My deepest fear is of being trapped. I am more afraid of being stuck in an existence I don’t love, that doesn’t stimulate and excite me, than I am of the great unknown, of risk or possible challenges beyond the horizon.
For me, the idea of settling feels like a slow death. The thought that there isn’t something shinier and more exciting to do, new opportunities, new knowledge to gain, seems like it’s all worthless. What’s it all for if there’s no new experience?
And yet…I recognize that when I get into that mode of seeking and hungering and hankering after the next new thing, I lose the freedom I so deeply desire. The need to keep searching is itself a cage — it’s a trap to always want more, to never feel satisfied, to never feel accomplished.
I spent much of my young life searching for the next thrill, the new feeling, the shiny thing. Impulsive choices, world travel, questionable partners… I leapt from excitement to excitement, challenging myself to be better and always choosing more, seeking newness with every leap.
Yet, despite all of the living I packed in, I still didn’t feel satisfied. I didn’t feel accomplished or worthy of the story of myself I was chasing. I still had my eyes on more.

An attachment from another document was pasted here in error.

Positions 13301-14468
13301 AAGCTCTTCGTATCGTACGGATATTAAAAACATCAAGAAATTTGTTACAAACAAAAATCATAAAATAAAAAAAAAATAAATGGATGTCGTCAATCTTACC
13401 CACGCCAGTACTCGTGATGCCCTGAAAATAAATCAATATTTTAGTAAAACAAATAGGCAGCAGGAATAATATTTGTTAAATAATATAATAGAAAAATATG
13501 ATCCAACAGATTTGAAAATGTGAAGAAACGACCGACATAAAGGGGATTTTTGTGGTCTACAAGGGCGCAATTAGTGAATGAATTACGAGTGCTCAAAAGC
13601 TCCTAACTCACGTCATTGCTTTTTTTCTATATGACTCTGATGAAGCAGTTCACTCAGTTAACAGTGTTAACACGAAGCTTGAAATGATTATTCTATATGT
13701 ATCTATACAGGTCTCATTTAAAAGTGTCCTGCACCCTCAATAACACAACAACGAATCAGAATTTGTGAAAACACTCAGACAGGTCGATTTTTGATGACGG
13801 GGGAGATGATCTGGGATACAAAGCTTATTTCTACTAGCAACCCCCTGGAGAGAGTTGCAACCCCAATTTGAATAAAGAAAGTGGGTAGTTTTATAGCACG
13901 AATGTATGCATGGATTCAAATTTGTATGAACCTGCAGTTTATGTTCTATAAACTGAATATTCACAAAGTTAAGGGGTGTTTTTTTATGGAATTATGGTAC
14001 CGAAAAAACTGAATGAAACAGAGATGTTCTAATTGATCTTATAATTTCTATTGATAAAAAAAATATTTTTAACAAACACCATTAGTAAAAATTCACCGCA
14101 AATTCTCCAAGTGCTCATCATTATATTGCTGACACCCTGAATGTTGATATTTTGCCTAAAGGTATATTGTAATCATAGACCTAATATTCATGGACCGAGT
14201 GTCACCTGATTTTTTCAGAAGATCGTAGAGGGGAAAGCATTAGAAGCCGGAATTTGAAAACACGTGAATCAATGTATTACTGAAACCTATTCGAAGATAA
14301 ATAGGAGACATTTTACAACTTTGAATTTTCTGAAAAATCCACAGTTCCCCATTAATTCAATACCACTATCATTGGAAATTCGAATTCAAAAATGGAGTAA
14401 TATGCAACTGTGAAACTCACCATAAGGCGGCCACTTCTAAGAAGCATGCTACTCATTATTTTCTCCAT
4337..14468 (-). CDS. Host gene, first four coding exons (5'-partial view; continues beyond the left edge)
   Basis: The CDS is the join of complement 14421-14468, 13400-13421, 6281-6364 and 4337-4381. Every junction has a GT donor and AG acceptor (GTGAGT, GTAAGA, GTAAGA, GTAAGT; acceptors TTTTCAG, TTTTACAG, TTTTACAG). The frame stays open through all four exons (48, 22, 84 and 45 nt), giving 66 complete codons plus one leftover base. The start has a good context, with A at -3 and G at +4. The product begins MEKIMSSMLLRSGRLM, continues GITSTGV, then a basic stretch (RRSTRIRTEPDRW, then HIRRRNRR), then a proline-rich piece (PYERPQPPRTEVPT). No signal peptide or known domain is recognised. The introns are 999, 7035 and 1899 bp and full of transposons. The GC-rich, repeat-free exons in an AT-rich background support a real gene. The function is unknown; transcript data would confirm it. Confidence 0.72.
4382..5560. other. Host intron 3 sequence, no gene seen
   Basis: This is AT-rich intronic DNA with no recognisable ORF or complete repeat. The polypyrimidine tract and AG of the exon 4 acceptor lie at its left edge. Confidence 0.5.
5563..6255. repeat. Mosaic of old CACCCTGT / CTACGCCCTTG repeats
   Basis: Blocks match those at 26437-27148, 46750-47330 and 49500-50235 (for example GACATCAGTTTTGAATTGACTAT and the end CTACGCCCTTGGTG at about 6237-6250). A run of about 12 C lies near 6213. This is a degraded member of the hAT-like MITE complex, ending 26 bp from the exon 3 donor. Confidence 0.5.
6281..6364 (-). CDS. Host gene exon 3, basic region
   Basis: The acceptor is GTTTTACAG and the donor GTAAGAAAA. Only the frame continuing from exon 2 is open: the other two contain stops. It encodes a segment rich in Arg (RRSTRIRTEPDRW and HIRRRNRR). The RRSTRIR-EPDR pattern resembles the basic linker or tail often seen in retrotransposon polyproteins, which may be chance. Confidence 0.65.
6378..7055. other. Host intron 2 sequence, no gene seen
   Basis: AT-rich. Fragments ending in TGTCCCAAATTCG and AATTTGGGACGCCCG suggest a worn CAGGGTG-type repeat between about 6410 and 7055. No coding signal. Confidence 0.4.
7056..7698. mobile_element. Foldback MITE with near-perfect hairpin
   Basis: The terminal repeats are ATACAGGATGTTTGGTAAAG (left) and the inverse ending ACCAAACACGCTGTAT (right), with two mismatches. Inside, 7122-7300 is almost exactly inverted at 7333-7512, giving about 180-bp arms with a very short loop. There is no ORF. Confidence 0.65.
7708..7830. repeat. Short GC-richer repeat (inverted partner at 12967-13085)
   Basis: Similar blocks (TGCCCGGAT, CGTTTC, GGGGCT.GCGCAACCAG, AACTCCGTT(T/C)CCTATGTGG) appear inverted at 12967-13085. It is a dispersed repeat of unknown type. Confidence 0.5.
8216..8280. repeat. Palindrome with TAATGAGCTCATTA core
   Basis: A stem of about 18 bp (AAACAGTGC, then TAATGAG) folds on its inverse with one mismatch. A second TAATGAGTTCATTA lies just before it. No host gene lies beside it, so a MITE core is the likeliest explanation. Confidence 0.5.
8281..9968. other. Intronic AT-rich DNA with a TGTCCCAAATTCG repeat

There are many parables and stories about people who just want a little more. I vividly remember, during my first Vipassana meditation retreat, hearing one such story. There is a man who advances from a one-room shanty to a fleet of Rolls Royces and still that hunger, that need for something else, can’t be sated. He wants everything and in that desire, despite all he has accomplished, he feels he has nothing.
It took a while for me to embody that teaching — to feel it deep inside me, to shift into the abundance that simply is but you can only notice when you stop craving.
And so now, when I find myself thinking “what’s next?”, I remind myself that being right here, right now is true freedom.
That excitement I’m looking for? It’s already here if I stop looking to the future.
Freedom is knowing that now is perfect as it is and that there are no “shoulds” — there is no other way that this or I ought to be.
And so, I take a deep breath and I sit and revel in that knowledge. I feel it in my body — in every cell. This moment is perfect. As long as I take care of now, as long as I bring myself back here to feel its expansive, pulsing, brilliant aliveness, then I am free.